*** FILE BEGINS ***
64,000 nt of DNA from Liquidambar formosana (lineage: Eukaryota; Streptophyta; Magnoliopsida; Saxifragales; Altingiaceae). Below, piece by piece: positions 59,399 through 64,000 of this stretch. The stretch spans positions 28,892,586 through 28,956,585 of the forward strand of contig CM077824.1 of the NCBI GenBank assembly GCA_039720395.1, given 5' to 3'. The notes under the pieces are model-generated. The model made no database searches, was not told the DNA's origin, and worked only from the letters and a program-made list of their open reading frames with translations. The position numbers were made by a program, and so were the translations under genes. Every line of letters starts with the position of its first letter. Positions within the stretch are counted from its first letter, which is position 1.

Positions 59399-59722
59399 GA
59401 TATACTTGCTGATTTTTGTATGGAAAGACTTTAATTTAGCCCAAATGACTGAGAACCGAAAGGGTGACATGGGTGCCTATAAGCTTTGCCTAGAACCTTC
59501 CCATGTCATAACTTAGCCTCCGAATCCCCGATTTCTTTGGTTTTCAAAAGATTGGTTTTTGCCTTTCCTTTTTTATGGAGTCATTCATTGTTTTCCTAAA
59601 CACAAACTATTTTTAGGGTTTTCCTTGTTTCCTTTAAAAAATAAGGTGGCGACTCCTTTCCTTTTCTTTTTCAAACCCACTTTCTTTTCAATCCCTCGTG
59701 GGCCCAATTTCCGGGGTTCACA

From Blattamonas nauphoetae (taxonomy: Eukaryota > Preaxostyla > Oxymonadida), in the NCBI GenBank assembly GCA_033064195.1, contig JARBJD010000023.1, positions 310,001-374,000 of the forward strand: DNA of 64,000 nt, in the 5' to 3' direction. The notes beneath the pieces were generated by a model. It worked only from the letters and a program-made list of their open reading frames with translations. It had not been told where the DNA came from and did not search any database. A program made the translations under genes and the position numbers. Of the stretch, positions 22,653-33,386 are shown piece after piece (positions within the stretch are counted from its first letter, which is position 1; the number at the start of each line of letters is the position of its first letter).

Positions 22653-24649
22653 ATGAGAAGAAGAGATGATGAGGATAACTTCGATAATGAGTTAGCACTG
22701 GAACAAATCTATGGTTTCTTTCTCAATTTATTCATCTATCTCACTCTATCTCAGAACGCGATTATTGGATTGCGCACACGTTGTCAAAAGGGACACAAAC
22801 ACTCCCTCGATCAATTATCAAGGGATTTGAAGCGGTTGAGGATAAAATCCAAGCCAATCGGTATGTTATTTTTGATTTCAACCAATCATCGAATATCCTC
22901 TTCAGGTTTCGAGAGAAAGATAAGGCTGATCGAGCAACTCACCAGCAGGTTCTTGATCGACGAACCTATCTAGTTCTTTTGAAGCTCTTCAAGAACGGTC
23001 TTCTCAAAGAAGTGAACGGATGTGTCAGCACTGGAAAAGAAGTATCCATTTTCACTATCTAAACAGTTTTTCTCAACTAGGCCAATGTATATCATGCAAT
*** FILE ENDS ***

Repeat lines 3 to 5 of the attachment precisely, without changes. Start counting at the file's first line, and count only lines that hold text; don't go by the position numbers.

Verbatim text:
59399 GA
59401 TATACTTGCTGATTTTTGTATGGAAAGACTTTAATTTAGCCCAAATGACTGAGAACCGAAAGGGTGACATGGGTGCCTATAAGCTTTGCCTAGAACCTTC
59501 CCATGTCATAACTTAGCCTCCGAATCCCCGATTTCTTTGGTTTTCAAAAGATTGGTTTTTGCCTTTCCTTTTTTATGGAGTCATTCATTGTTTTCCTAAA